Anchorage’s unelected acting mayor, Austin Quinn-Davidson has decided to wield her newly inherited emergency powers to impose city-wide mask mandates and tighter restrictions on gatherings. She announced her new mandates during a Nov. 6 press conference. They take effect Nov. 9 and will include stricter enforcement.
Quinn-Davidson was selected by her fellow Assembly members to serve as acting mayor for the next eight months. Just two weeks into her new post, she will now require all residents over the age of two years to wear masks when inside public settings or communal spaces. They must also mask up at outside gatherings or anytime they come within six feet of another person.
She warned those who might resist her orders that noncompliance could lead back to hunker-down mode.
Unlike her predecessor Ethan Berkowitz, who resigned amid a public sex scandal last month, the acting mayor will no longer allow disabled residents to go without a face covering. If someone cannot wear a mask due to health reasons, they must strap on a face shield. This goes for those who are deaf or hard of hearing.
The acting mayor said her new mandates are due to the fact that Anchorage has increased COVID case counts. As of Nov. 6, the city of 290,000 residents had 1,928 active COVID cases with 58 hospitalized (which comprises about 10% of all hospital patents).
Quinn-Davidson warned those who might resist her orders that noncompliance could lead Anchorage back to hunker-down mode, a condition that destroyed many local businesses this past summer.
If necessary, city officials are prepared to physically remove people from areas where they are not wearing masks.
She also has plans to send out more code enforcers to ensure compliance with the mandates.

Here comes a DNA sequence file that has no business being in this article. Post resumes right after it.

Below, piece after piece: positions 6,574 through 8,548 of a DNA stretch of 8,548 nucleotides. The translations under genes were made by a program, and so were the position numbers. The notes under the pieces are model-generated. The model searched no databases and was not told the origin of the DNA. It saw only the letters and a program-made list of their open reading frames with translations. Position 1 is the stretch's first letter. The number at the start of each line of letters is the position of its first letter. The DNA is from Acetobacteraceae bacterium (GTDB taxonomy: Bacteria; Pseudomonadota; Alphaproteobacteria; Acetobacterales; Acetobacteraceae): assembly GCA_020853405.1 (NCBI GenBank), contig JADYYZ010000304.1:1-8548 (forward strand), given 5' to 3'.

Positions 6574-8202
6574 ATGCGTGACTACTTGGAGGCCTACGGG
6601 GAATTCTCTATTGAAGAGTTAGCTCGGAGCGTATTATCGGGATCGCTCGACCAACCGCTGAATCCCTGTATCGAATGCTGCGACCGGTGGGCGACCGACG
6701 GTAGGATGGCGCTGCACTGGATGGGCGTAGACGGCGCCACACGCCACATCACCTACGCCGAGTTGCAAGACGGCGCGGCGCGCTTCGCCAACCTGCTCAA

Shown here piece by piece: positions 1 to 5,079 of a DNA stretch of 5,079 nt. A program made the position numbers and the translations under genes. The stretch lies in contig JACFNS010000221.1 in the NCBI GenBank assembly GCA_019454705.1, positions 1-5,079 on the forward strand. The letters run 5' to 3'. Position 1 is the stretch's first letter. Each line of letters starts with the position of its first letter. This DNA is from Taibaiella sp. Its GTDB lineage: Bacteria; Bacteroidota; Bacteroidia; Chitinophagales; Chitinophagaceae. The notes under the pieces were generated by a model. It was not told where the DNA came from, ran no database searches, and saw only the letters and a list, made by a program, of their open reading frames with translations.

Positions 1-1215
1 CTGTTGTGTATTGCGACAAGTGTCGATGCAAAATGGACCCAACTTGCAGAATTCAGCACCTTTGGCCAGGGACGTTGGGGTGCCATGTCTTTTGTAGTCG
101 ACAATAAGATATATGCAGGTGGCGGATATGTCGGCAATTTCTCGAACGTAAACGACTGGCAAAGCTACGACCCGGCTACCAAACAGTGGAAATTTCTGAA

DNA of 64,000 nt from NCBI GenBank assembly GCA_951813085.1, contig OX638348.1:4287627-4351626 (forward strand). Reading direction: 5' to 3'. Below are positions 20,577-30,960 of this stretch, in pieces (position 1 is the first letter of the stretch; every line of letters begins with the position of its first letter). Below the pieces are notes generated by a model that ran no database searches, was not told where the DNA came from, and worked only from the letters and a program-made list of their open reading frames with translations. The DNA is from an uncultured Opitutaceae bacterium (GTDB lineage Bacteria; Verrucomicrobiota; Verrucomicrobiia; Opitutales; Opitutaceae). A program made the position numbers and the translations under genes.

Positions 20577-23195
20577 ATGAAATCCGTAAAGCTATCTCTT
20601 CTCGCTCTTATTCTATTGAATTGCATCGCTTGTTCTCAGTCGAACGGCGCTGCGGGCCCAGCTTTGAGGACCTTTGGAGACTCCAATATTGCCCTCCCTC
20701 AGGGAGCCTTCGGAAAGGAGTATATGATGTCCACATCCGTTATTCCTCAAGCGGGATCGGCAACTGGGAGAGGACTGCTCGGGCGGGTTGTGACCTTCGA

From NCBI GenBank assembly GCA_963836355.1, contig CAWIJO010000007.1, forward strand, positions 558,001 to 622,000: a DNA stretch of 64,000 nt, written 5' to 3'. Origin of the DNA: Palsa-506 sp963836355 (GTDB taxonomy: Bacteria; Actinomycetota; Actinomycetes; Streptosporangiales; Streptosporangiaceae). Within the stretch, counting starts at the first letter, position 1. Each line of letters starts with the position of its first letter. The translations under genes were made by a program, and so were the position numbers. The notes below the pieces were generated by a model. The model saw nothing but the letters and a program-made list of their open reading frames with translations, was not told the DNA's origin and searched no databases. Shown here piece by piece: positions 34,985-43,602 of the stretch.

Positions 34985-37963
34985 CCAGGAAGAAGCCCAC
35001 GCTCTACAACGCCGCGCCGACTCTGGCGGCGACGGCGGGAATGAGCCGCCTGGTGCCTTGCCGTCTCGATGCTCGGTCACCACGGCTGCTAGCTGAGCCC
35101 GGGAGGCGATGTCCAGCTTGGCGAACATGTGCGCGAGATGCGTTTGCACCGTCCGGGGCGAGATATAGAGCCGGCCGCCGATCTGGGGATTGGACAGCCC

“We will be beefing up enforcement,” Quinn-Davidson warned. “We want to be able to do some spot checks and be proactive and not just respond to complaints.”
If necessary, city officials are prepared to physically remove people from areas where they are not wearing masks. For businesses that ignore her mandates, Quinn-Davidson’s administration is prepared to fine them $600 a day. Individuals could be subject to $50 fines.
Exceptions to her size restrictions are afforded to musicians and entertainers who keep at least 25 feet from their audience. Additionally, people eating or drinking don’t have to mask up while dining, nor do those who are confined to their own enclosed work areas.
Greater onus is now on business owners to ban unmasked residents from entering their buildings and “require or compel removal of such individuals.”
Quinn-Davidson’s order states that the city “reserves the right to use all available enforcement options to assure compliance.”
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When it comes to gatherings, her updated mandates require the following.
- Indoor gatherings involving food or drink are limited to 10 people.
- Indoor gatherings without food or drink are limited to 15 people.
- Outdoor gatherings involving food and drink are limited to 20 people.
- Outdoor gatherings without food or drink are limited to 30 people.
- No size limits on farmers markets or outdoor food-truck events so long as people are six feet apart.
- No size limits on drive-in events so long as people stay in their vehicles without passing items between cars.
- Day cares and day camps can have up to 20 people.
- Schools (pre-K through 12th grade) are limited to 50% capacity.
- Religious and political gatherings (where masks are continuously worn) are limited to 50% capacity
- The mandate doesn’t apply to athletes on sports teams when practicing or playing. Spectators, however, are limited to the gathering restrictions.
- Holiday bazaars fundraisers or other special shopping events are limited to 25% capacity with a maximum of 100 people. No food may be consumed at these events and all booths must be 20 feet apart.
- Bars, restaurants, gyms, theaters and other entertainment facilities are allowed 50% capacity.
- Retail and other public-facing business do not have size limitations so long as people can stay six feet apart.
In addition to imposing restrictions on Anchorage, the acting mayor said she is urging Gov. Mike Dunleavy to issue a statewide order requiring all Alaskans mask up. Dunleavy has resisted such moves, preferring to offer guidance and trust Alaskans. He has openly criticized the severe mandates former Mayor Ethan Berkowitz enforced on Anchorage residents over the past year.